During the Ottoman rule, less than 5 percent of Palestine’s population was Jewish

During the Ottoman rule, less than 5 percent of Palestine’s population was Jewish

The Ottomans ruled the contemporary Israel and Palestine for 400 years after their occupation of the land in 1517. Their legacy is still felt today in several aspects.

The legal system of Israel, the religious court records (the sijjil), the land registry (the tapu) and a few architectural gems all testify to the significance of the Ottomans’ presence.

Suleiman the Magnificent who is known as Sultan to the Arabs and Caesar to the Christians never visited Jerusalem but, regarding himself as the second Solomon, he rebuilt most of the and gates that we see today.

During the Ottoman rule, less than 5 percent of the population was Jewish, probably 10 to 15 percent were Christian and remaining were Muslims.

As Yonatan Mendel comments:

“The exact percentage of Jews prior to the rise of Zionism is unknown. However, it probably ranged from 2 to 5%. According to Ottoman records, a total population of 462,465 resided in 1878 in what is today Israel/Palestine. Of this number, 403,795 (87 percent) were Muslim, 43,659 (10 percent) were Christians and 15,011 (3 percent) were Jewish”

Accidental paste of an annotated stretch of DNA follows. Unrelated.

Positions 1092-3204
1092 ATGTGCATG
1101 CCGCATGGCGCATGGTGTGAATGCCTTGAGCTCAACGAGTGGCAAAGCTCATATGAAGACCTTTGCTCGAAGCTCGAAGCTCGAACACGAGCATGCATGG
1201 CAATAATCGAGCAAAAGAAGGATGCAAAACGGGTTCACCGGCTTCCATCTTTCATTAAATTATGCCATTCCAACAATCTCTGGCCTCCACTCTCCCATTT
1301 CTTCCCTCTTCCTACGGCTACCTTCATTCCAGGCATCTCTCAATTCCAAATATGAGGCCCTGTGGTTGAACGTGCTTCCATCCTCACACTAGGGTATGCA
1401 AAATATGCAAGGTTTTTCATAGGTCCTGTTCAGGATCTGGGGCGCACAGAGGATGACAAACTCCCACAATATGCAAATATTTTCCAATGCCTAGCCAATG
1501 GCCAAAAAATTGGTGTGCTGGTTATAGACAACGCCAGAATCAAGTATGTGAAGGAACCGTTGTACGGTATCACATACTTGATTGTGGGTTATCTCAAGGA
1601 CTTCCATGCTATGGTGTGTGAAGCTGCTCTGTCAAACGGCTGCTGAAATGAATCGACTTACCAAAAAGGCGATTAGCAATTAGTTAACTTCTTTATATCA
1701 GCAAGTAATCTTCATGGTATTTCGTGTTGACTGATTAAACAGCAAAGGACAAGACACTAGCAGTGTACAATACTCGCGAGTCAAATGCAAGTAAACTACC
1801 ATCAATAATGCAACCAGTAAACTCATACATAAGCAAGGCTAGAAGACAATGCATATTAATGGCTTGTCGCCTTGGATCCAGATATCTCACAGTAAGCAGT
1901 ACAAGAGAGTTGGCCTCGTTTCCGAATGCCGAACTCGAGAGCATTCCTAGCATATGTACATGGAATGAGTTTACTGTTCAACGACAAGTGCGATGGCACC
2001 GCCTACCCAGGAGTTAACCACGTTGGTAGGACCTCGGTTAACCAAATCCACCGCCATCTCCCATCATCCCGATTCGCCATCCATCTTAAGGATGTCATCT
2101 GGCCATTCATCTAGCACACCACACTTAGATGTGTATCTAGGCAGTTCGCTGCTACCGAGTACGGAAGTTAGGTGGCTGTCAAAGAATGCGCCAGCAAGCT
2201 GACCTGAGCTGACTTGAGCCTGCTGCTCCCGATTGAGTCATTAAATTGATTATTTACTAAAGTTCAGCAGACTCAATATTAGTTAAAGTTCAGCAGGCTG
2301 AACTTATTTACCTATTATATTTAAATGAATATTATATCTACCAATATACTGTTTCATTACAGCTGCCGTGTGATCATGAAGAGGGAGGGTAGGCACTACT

The official website of the Israeli foreign ministry relating to the history of Palestine since the sixteenth century states: “Following the Ottoman Conquest in 1517, the Land was divided into four districts, attached administratively to the province of Damascus and ruled from Istanbul. At the outset of the Ottoman era, some 1,000 Jewish families lived in the country, mainly in Jerusalem, Nablus (Schechem), Hebron, Gaza, Safed (Tzfat) and the villages of the Galilee. The community was composed of descendants of Jews who had always lived in the Land as well as immigrants from North Africa and Europe. Orderly government, until the death (1566) of Sultan Suleiman the magnificent, brought improvements and stimulated Jewish immigration. Some newcomers settled in Jerusalem but the majority went to Safed where, by the mid-16th century, the Jewish population had risen to about 10,000, and the town had become a thriving textile centre.”

[Research by Fidato]


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